The replies always point towards "creating the dynamic musical reproduction and soundstage associated with the live-performance" while positioned in one's listening room and/or home theater.
Absorptive materials such as sand, lead, rubber and certain stones will kill vibration.
Absorptive materials also kill or absorb the live dynamics as well.
Maybe you have experienced the terms make the shelf dead or a loudspeaker should have the density of concrete. One undeniable truth about physics is that if you kill or completely dissipate energy, you can never bring it back to existence.
In music reproduction, once the live dynamic is lost, within any portion of your systems performance, you may never realize the personal listening goal of achieving the live-performance.
One step further, you can research the complete history musical instruments. These inventions are vital to the creation of music and the live performance. We ask are there any made of lead, sand, rubber or stone? Makes one wonder how absorption was ever included into the use and study of electronic musical reproduction.
Absorption will change the sound of your system. Most listeners immediately assume this is good for your listening experience. However, we ask you this. When you first apply absorptive materials to your system, did you not have to go to the volume control and turn up the volume to try climb to the same level of excitement prior to absorption's involvement?
Listen again carefully to the high frequencies and ask yourself are they still present and as brilliant? The human ear in the 10kHz to 16 kHz ranges can immediately notice live dynamics lost although live dynamics are understood to be host to the human ear's complete range of frequency.
For many, absorption has always been the answer and the only way to handle detrimental resonance. For us at Star Sound, there had to be a more precise method to controlling the resonance yet maintaining and/or increasing the levels of the live dynamics.
Live-Vibe Technology™ by Star Sound Technologies, LLC is a technical approach to vibration management that neither isolates nor primarily absorbs resonance.
"The technology is based on the conclusion that unwanted vibration itself, as related to the effects of Coulomb Friction, yields severe inefficiencies on a mechanical and electrical level.
The primary reason for dynamic response reduction and inaccuracy is Coulomb friction. This problem manifests itself in almost all industry related applications and causes measurable inefficiencies.
"Our research on the affects of Coulomb Friction, with regards to the mechanical and electrical aspects of numerous audio related components, has also been focused on increasing system performance and reduction of dynamic loss without the unnecessary side effects of isolation and absorption techniques." Todd Zimmer, Star Sound Technologies Mechanical Engineer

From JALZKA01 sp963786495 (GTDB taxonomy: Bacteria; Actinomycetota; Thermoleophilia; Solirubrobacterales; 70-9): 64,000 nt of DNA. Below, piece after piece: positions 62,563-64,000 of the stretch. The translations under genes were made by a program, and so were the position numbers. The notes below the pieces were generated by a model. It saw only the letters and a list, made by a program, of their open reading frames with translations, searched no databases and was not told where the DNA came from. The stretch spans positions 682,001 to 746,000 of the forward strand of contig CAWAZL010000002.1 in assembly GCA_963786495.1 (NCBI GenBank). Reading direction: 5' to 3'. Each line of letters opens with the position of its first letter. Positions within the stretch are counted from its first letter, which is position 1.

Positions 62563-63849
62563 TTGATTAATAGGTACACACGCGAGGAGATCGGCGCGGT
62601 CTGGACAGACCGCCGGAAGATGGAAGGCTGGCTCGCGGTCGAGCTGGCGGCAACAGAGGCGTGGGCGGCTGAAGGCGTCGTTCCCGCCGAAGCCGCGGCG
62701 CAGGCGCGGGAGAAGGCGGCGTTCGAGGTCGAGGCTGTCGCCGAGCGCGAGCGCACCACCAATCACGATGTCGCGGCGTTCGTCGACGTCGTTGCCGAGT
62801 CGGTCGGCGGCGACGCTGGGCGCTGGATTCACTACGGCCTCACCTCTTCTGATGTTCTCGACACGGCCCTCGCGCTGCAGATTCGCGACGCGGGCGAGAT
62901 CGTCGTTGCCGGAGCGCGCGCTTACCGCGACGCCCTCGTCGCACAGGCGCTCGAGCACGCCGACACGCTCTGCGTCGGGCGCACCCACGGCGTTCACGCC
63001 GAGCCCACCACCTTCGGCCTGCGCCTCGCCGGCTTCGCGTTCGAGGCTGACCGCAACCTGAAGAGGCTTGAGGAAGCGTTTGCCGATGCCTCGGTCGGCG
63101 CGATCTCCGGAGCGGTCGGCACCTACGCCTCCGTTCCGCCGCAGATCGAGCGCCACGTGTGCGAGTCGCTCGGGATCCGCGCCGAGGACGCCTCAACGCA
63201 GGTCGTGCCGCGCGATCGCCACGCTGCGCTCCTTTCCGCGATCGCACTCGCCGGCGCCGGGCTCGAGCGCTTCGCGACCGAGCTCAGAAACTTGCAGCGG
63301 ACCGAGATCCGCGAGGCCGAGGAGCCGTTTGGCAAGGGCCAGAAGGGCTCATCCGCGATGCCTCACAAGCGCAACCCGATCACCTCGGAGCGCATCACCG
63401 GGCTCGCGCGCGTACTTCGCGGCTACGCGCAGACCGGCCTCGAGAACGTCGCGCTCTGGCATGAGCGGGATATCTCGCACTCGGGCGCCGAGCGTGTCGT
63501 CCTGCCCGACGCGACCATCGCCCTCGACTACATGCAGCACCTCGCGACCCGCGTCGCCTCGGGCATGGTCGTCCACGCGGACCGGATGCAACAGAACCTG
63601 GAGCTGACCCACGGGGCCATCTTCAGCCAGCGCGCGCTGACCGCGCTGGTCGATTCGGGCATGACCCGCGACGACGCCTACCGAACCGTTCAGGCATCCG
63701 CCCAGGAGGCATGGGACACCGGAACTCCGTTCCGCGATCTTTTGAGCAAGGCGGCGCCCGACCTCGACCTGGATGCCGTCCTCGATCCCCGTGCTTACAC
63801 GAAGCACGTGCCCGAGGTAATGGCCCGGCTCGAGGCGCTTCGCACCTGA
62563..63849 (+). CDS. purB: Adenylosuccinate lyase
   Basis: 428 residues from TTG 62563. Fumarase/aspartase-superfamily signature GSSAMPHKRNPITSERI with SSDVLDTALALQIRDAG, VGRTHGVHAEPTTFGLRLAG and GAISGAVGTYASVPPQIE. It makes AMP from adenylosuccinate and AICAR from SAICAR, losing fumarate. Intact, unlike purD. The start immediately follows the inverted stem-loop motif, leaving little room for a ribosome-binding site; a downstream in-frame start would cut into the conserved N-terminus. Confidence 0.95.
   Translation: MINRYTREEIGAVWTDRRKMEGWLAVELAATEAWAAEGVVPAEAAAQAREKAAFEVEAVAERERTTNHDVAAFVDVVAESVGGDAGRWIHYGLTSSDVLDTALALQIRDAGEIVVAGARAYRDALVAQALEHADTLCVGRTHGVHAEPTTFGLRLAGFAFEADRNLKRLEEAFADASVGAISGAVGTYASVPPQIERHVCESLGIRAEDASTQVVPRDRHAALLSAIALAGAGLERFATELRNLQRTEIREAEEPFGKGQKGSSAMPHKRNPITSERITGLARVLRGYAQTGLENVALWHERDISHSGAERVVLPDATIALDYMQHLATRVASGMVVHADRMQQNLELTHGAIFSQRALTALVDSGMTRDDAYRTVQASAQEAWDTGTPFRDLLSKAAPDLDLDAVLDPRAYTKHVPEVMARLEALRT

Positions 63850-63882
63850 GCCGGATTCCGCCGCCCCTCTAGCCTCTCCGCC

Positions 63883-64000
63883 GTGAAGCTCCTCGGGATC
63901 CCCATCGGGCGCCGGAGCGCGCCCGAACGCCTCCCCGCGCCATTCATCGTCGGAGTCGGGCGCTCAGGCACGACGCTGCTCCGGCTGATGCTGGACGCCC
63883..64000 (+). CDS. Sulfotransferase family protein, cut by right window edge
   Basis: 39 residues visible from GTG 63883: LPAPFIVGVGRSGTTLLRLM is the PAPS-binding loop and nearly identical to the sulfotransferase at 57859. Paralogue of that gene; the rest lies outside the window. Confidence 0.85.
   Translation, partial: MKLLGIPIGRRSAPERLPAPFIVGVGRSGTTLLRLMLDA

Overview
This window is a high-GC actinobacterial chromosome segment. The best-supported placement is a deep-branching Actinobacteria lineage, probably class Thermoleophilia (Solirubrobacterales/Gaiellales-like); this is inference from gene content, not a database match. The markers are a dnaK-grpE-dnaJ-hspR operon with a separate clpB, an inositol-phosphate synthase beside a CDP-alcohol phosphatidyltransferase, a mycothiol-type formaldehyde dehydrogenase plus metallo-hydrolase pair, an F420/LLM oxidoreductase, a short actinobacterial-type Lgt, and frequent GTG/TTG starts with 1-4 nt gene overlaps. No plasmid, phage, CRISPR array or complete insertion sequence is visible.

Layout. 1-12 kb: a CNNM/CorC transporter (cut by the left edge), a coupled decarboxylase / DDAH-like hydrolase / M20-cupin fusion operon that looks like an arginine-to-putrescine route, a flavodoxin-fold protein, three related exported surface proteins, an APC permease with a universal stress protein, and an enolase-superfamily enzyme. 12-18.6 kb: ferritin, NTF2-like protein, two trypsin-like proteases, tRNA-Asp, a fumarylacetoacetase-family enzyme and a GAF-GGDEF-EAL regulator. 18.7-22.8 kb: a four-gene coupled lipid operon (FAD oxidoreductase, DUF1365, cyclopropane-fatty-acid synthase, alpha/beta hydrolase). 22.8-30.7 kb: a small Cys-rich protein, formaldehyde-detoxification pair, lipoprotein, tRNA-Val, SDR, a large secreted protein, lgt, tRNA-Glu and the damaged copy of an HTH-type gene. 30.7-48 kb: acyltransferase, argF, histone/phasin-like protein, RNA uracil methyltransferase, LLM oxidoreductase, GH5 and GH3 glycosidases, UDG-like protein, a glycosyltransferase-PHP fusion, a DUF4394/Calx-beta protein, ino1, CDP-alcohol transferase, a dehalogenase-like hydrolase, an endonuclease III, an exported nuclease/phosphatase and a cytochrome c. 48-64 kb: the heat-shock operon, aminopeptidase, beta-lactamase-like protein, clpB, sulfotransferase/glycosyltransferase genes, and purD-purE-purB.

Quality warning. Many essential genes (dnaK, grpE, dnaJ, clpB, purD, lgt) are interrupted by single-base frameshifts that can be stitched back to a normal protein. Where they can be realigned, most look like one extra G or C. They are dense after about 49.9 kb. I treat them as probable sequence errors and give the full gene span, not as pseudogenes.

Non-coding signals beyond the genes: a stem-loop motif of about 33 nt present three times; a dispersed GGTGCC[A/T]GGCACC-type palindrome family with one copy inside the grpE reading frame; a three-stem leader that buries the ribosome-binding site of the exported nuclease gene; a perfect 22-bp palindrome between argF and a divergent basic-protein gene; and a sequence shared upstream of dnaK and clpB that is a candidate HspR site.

Historically, this Industry has always tried to stop, halt or eliminate unwanted vibration.
"Attempting to stop or eliminate a naturally occurring physical effect most definitely will compromise the desired result and prevent said state from being attained. In other words you will always create inefficiencies." Attorney David Roberts, Star Sound Technologies Materials Science Engineer
In acoustics and sound reproduction the trade off from employing isolation or absorption is an extreme loss of dynamics. In commercial applications, when one tries to reduce vibration or the noise associated with vibration on large motors and transformers through isolation and/or absorption techniques, the trade off is the equipment becomes inefficient. The fuel load increases plus the device in now working harder to achieve the same result, thus establishing near future problems.
Our application of physics is to let the vibrations take place. The electronic component will vibrate as the loudspeaker systems generate the moving air and resonance associated with the physical reactions. Why not let it?
Now place a vibrating conductor made from brass, copper, steel, aluminum under the vibrating instrument, component or loudspeaker. Add geometrical designs that direct the resonance through the conductive materials to earth's ground with extremely limited back-feeding effects forming high-speed pathways to the earth's ground plane and you create a greater efficiency in a vibrating product in a vibrating environment.
The Audio Points, Sistrum Platforms and STAGE Platforms do just that. They literally are vibrating thousands of times faster than that of the component and/or loudspeaker. The amplitudes of detrimental resonance formed are rapidly transferred to ground or the greater mass– thus the live dynamic remains within the instrument as the critical last movement. The detrimental effects of Coulomb Friction are removed and the musical performance flourishes.
Test Resonance Transfer for Your Own Proof
Just place a mechanical vibrating conductive plane made from any metals mentioned above between the floor and the component. If you physically touch the material you will feel the energy moving; moving away from the component to ground.
If it vibrates – let it!
Feel free to telephone us and we will be happy to answer ALL of your questions.
As always – Good Listening !
The Proving Grounds© 2013 Star Sound Technologies, LLC